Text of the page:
Tips for using colour in website design

Tips for using colour in website design

From time to time, we’ll invite web professionals to guest blog on the SatelliteWP website. This week, Alison Knott,  a web and branding consultant at Eraserheader Design based out of Halifax, discusses the use of colour in web design.

 

Using colour in website design can seem like a small detail. Often, we take colour for granted: use the same colours as the logo and call it a day. When we stop at this step, we miss out on better user engagement. Mediocre colour use in websites can result in less buttons clicked, less items purchased, less content read. Don’t you want better engagement on your website?

By being more effective with colour, we stand to increase ROI. Websites are interactive assets, not brochures, after all. Outshine competitors by reading some of my tips for using colour effectively in website design.

 

Insure you picked the best colours possible

As a website owner, you reserve the right to update your colour scheme whenever you want. There’s no need to reinvent the (colour) wheel when it comes to inspiration.

You want to have at least 4 colours to work from, known as a colour palette. We all carry some preference to how colours should be combined. A quick glance at our wardrobe confirms this (black, black and more black in my case). To insure you pick the best colour combinations possible, I recommend branching out and looking through lots of inspiration. Pick two or three palettes and then narrow it down to the best combination.

Thankfully, the internet is full of useful resources for those of us who don’t have “an eye for colour”:

Adobe Color CC

Adobe Color CC is my go-to website for discovering new colour combinations. You can input your own starter colours and then tweak the wheel to reveal different harmonies (analogous, triad, etc). Both HEX and RGB values are available.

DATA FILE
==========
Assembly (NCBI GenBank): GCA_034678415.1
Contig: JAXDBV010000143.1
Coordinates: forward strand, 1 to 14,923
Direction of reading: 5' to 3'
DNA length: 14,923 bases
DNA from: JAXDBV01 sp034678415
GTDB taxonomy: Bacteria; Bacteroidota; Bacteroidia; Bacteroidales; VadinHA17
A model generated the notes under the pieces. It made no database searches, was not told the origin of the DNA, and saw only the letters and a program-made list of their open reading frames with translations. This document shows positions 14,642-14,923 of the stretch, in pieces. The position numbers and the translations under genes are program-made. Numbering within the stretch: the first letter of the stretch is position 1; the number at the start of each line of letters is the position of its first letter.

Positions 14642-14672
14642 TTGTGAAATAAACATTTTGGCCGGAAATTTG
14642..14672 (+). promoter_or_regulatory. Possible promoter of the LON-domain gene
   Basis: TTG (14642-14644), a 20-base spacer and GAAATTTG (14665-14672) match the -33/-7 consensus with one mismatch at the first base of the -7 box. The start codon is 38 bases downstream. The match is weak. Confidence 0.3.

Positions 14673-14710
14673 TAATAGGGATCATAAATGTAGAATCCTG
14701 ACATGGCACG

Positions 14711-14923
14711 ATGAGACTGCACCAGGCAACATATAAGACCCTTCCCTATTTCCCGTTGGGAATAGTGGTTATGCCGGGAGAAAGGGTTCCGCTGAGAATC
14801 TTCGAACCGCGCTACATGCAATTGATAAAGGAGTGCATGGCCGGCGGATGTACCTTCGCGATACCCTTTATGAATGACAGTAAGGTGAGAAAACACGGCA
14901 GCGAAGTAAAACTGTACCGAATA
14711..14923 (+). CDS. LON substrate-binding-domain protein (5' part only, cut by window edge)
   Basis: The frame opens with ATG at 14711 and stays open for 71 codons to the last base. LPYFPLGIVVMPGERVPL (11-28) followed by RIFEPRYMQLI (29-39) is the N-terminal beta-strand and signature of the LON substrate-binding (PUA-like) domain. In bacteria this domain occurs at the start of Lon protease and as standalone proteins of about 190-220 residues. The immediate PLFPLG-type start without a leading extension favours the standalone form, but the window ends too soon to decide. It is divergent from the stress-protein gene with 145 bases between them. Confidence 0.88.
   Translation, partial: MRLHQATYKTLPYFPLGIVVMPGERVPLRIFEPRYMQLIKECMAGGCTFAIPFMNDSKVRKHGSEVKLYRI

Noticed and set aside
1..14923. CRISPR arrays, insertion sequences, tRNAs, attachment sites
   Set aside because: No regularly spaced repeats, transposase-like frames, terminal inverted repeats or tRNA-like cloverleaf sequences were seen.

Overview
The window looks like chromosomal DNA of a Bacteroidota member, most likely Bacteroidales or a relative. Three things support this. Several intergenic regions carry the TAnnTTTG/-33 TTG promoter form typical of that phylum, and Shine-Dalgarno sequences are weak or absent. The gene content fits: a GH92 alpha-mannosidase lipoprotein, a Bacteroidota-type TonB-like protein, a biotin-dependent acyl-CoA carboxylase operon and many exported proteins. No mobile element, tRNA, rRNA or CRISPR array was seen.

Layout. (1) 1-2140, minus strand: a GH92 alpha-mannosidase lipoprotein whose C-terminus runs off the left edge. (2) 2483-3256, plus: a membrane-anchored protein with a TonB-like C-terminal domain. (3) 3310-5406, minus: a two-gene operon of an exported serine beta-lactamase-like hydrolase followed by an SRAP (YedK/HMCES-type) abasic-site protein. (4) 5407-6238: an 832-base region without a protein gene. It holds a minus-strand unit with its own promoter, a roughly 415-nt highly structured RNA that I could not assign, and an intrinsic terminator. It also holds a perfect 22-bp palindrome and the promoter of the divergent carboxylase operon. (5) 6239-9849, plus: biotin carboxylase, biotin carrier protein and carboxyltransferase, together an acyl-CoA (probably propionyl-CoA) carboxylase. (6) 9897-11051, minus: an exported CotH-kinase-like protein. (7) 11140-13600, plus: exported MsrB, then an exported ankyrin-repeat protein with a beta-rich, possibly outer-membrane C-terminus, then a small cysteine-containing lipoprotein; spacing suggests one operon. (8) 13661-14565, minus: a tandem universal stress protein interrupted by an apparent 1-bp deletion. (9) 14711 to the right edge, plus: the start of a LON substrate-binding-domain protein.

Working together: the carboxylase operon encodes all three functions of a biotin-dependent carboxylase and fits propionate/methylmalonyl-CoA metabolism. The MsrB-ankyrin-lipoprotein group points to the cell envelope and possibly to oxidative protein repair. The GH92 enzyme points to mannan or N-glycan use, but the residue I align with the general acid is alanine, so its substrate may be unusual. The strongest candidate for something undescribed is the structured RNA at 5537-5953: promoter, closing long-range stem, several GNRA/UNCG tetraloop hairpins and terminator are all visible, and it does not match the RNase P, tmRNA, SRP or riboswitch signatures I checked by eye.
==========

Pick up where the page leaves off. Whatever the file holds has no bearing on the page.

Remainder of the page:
For more inspiration, click the “Explore” tab to see the thousands of palettes other people have come up with. You’ll be amazed at how many versions of “sunset” exist.

Screenshot of Adobe Colour pallets

Here’s a recent screenshot of some user-made colour combinations. The sky’s the limit!

 

Website Colour Schemes by Visme.com

This blog post by Nayomi Chibana is a few years old, but remains pure gold (#FFDF00).

It takes screenshots from websites and matches a palette to them, complete with hex values. What I love about this post is the variety of industries sampled, and you see how the colours hold up in application. Sometimes we pick great combinations, but when applied to typography and content sections, the results can be less than desired. Screenshots help us to envision how our own content would look with these colours applied.

 

Check contrast and other legibility tips

No matter how nice colours go together, if content is hard to read by users, the design fails. Website content legibility should always take priority over aesthetics. Additionally, not everyone sees colour combinations as clearly as you may, so be sure you considered your audiences’ comfort.

Use Webaim.org to check contrast

Did you know that 1/200 people identify with having impaired vision? Insuring high contrast is one way to meet their needs.

A very simple but effective way to check it is via Webaim.org. You plug in the HEX value of your text colour and background colour, and see where it fails and passes. If your colour doesn’t pass, you can move the contrast slider up and down to see a close match. Often, you can change the colour slightly without ruining branding standards.

Screenshot of WebAIM constrast checker at work